That got your attention and rightly so, let’s be honest when we see a rash it’s the first thing we think of, it’s the most severe of all the rashes and should be the very first thing we check for, to hopefully rule out the condition. However not all rashes are meningitis, and not every case of meningitis has a rash.
What is Meningitis?
Meningitis is an infection of the lining, (the meninges) that surrounds the brain. It can be caused either by bacteria or by a virus, it’s a serious infection and can progress rapidly. Babies, young children, teenagers, and those who are immune compromised are most at risk. Viral meningitis is more common and thankfully often has less serious complications.
What are the symptoms?
Apart from the rash, (which often happens in later stages) there are a number of other meningitis symptoms to look out for, including:
- Severe headache
- Fever, high temperature
- Sleepy, drowsiness or difficult to wake
- Confused, delirious, dis-orientated
- Rash anywhere on the body (remember to check soles of feet, inside mouth, eye lids)
- Stiff neck or dislike of bright lights (both uncommon in young children)
- Seizures (fits)
These symptoms can appear in any order, and some may not appear at all. Meningitis is scary there is no denying that, but I cannot stress highly enough how prompt action can save the persons life. I have sadly seen many cases of it and have been delighted to help the hospital doctors rule out many others. The one common factor in all of the cases I have assisted with is time; In each case the child has gone downhill rapidly. I don’t mean in days, meningitis can literally kill in hours. If your child is rapidly becoming worse then get help immediately.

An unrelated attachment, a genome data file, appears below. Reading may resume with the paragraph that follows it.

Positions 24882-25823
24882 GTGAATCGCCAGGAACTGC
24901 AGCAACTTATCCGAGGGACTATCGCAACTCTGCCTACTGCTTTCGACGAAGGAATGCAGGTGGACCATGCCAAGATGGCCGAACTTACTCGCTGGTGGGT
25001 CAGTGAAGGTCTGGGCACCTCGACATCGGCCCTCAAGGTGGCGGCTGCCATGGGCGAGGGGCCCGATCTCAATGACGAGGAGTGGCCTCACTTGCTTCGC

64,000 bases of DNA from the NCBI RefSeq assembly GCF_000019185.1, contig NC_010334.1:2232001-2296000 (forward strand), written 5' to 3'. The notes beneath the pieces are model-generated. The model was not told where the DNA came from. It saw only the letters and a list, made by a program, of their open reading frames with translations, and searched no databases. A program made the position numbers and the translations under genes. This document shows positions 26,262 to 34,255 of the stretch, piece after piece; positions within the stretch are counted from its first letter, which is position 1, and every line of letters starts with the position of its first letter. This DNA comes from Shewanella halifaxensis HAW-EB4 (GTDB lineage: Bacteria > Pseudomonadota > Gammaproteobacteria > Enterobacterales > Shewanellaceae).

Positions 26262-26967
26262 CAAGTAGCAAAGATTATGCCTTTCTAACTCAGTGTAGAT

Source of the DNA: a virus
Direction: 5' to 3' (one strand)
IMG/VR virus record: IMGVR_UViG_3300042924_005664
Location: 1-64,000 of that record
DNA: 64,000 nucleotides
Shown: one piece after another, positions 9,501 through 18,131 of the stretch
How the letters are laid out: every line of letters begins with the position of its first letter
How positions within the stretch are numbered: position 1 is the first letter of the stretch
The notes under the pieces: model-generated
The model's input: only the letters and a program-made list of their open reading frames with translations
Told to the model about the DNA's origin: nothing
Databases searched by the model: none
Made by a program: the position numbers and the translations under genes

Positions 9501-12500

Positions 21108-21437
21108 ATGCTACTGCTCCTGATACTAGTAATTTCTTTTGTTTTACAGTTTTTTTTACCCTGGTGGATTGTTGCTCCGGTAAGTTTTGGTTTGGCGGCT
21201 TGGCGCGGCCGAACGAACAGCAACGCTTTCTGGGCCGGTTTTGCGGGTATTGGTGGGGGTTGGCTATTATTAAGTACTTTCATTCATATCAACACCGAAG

What does the rash look like?
The rash associated with meningitis does not blanch when an ordinary glass tumbler is pressed upon it. It does not alter, fade, or change in any way.
There are a number of other rashes that your child may develop at some time. Heat rash, viral rash, allergic rash to soap or laundry products, food allergy rash and that’s to name just a few.
If you are in doubt as to what the rash is, always perform the glass test first. If you are still in any doubt then seek emergency medical help.
Even doctors can find it hard to diagnose some rashes so you’re certainly not expected to know them all. However for your own piece of mind find out the signs and symptoms of meningitis.
While not every person that contracts meningitis will fully recover, the chances are significant higher the earlier you get help. According to studies the chance of complications after viral meningitis are rare.
With bacterial meningitis, the risk of long term complications are believed to be much higher
If you think first aid training might help we have a variety of paediatric courses for early years settings which you can view here